- Astronomers have found a “supermassive” black hole containing around 200,000 times the mass of the Sun. This “monster” buried in the dust and gas of a dwarf galaxy could add to knowledge about the size and origin of black holes. The discovery, presented at a virtual meeting of the American Astronomical Society on Monday, marks one of the first instances where scientists were able to observe an “obscured” black hole harbored in a galaxy that has just several hundred million stars. This particular dwarf galaxy is named Mrk 462.
- Amazon-owned Whole Foods Market (WFM) has fired back at the US National Labor Relations Board (NLRB), insisting it has a constitutional right to ban employees from wearing apparel with non-company-related slogans and logos. In early December, the NLRB filed a formal complaint against the Amazon subsidiary over its dress code that, among other things, prohibits workers from sporting BLM-themed face masks in the workplace. Whole Foods insists that any attempts to steamroll it into changing the rules and allowing a “political message” would constitute a violation of the First Amendment of the US Constitution.
- When Jessica and Nikii from the Canadian province of British Columbia bought a blender they could hardly imagine that as soon as the box would be in the kitchen it would be immediately occupied by their 4-year-old cat Max. His 13-year-old feline siblings quickly demanded their turn to sit on the high box, and since then the blender has remained inside the box because the cats haven’t allowed anybody to take it away, or even open it, and have been taking turns standing guard while the others were away busy with something else.
- In his live Q&A session with Devi Sridhar, director of Global Health Governance and professor at the University of Edinburgh Medical School in Scotland, Gates predicted what would follow after the current Omicron wave of COVID-19 outbreak dies down. “Once Omicron goes through a country then the rest of the year should see far fewer cases so COVID can be treated more like seasonal flu,” said Gates.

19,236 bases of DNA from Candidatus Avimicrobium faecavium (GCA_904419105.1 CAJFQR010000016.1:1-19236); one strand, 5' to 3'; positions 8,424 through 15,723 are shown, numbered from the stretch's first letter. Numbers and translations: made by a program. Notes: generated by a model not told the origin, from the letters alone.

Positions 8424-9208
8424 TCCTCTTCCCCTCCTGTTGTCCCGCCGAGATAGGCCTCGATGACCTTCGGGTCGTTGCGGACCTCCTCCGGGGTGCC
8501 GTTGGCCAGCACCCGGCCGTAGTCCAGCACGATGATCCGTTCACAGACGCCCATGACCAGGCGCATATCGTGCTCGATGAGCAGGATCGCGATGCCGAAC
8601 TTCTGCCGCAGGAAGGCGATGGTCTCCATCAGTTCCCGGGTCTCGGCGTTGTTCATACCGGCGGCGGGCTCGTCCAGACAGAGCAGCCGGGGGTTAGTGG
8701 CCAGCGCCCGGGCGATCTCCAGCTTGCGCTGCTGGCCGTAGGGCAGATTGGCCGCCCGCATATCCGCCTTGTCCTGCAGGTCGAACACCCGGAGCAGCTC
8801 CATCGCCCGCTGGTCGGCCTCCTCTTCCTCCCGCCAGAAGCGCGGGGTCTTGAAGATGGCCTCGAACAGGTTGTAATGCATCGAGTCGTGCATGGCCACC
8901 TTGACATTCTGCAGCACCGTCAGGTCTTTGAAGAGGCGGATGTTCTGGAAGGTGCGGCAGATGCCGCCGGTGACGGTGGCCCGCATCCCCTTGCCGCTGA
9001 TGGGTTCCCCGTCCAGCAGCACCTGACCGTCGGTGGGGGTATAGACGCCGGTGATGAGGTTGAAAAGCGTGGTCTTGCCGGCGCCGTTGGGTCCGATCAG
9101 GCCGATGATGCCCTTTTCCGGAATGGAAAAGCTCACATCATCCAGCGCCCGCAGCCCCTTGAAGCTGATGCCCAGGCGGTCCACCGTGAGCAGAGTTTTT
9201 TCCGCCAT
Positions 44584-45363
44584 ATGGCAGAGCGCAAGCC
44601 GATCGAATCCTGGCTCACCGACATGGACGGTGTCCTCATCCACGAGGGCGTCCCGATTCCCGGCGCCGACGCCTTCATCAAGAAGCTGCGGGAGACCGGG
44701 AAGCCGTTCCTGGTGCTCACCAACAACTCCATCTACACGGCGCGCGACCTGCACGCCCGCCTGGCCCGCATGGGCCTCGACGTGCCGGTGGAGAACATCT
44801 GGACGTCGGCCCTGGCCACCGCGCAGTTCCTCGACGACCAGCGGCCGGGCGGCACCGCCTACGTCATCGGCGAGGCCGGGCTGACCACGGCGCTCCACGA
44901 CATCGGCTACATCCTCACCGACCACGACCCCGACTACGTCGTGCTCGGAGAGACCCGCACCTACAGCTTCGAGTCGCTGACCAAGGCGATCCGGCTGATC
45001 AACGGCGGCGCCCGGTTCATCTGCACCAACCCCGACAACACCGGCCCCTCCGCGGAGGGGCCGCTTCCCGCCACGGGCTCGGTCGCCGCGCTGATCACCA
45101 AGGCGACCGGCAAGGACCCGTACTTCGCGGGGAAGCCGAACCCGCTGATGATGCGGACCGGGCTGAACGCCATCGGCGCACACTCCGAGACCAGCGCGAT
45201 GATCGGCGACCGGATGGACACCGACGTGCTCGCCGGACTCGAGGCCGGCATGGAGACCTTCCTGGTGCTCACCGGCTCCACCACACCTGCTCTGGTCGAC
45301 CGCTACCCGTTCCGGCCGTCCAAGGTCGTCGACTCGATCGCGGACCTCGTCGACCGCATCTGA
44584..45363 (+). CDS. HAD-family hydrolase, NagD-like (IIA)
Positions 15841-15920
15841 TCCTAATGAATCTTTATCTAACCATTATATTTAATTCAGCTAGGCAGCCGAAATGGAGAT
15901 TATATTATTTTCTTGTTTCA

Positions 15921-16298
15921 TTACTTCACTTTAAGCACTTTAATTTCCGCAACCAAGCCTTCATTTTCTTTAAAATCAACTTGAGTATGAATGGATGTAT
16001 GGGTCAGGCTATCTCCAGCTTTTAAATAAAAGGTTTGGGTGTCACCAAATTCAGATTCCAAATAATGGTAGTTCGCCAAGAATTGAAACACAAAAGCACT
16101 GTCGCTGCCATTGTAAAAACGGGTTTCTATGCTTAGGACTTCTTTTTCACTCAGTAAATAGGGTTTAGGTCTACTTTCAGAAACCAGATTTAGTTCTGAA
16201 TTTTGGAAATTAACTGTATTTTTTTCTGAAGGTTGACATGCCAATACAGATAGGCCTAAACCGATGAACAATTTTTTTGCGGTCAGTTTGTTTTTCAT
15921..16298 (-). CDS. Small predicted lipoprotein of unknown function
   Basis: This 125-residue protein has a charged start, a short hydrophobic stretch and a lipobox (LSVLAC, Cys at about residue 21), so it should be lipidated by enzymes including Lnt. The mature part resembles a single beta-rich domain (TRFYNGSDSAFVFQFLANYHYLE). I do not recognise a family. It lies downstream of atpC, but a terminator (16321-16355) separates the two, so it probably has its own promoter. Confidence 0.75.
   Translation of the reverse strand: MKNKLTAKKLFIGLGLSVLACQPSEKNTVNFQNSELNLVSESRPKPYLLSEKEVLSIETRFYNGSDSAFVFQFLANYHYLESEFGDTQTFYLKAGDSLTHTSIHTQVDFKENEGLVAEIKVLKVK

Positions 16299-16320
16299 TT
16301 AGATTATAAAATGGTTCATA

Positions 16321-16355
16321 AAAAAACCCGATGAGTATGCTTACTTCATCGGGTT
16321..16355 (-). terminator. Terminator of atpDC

- More countries see space as a possible arena for conflicts in the future and already today, space is used as an arena for intelligence, Swedish Security Police (Säpo) chief Charlotte von Essen said at the national conference Nation and Defence. According to Säpo, a conflict in space can begin with the disruption of socially important functions through an attack on an important space system, such as a navigation satellites.
- On 3 January, Twitter accounts of the Indian Council of World Affairs, Indian Medical Association and many others were hacked and renamed ‘Elon Musk’.
- In the UK, Waitrose is set to begin selling the new variety of “tearless” onions from 18 January for a limited period of time. “Perfect for those with sensitive eyes as well as cooking in the kitchen with children,” Waitrose said. This onion will be more expensive than the usual one, 50p per onion instead of 14p for a typical onion. Sunions were reportedly first developed by agricultural giant Bayer; the project was later taken over by chemicals firm BASF. Sunions are said to have been created through the cross-breeding of less pungent strains of onion over the course of decades.
- Astronomers discovered “the first such Wolf-Rayet star system in our own galaxy,” explains Joseph Callingham of the Netherlands Institute for Radio Astronomy (ASTRON), lead author of the study reporting this system. “We never expected to find such a system in our own backyard. It was surprising that something so bright and beautiful had not been discovered until my observations. However, not only was the image beautiful – it told us that we do not understand the physics of how massive stars die.” The Wolf-Rayet star is rapidly rotating, and thus is the first known candidate in our Milky Way to end its life as a long-duration gamma-ray burst (GRB), among the most energetic events in the universe.
News Burst 13 January 2022